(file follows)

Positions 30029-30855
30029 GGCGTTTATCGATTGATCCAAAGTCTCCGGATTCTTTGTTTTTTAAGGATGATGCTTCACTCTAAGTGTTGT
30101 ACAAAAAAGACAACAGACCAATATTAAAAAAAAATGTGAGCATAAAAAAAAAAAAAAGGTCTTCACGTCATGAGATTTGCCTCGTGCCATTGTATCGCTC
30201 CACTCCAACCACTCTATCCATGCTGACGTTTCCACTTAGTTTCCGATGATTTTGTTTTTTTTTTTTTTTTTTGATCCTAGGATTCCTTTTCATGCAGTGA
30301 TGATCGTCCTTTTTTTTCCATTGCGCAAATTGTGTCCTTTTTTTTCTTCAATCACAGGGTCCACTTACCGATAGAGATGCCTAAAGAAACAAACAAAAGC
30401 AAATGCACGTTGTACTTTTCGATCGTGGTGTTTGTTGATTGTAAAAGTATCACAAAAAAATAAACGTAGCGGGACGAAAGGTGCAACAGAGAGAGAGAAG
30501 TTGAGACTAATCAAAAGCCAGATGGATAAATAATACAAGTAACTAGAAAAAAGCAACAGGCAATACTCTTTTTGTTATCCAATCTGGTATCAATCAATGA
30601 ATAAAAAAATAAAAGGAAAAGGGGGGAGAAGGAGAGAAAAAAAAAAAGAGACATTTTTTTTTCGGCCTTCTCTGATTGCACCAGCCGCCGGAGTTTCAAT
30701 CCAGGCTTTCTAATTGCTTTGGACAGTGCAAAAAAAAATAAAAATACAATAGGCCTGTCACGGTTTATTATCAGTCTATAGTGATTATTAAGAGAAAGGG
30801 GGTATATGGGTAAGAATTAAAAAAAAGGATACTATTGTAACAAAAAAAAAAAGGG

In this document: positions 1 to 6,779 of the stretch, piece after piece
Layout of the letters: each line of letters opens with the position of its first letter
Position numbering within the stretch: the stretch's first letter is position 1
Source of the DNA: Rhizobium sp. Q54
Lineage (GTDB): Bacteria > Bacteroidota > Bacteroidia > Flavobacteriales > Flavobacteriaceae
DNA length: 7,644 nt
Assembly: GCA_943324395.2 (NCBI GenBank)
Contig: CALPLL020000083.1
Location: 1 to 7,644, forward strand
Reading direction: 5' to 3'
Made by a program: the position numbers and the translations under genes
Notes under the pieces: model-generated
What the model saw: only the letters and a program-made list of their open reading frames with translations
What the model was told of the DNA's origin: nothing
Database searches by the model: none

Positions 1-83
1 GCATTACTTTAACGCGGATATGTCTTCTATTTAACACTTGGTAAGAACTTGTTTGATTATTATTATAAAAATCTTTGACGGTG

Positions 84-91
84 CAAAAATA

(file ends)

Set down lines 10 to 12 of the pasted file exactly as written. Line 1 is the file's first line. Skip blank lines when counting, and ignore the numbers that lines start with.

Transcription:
30801 GGTATATGGGTAAGAATTAAAAAAAAGGATACTATTGTAACAAAAAAAAAAAGGG

In this document: positions 1 to 6,779 of the stretch, piece after piece
Layout of the letters: each line of letters opens with the position of its first letter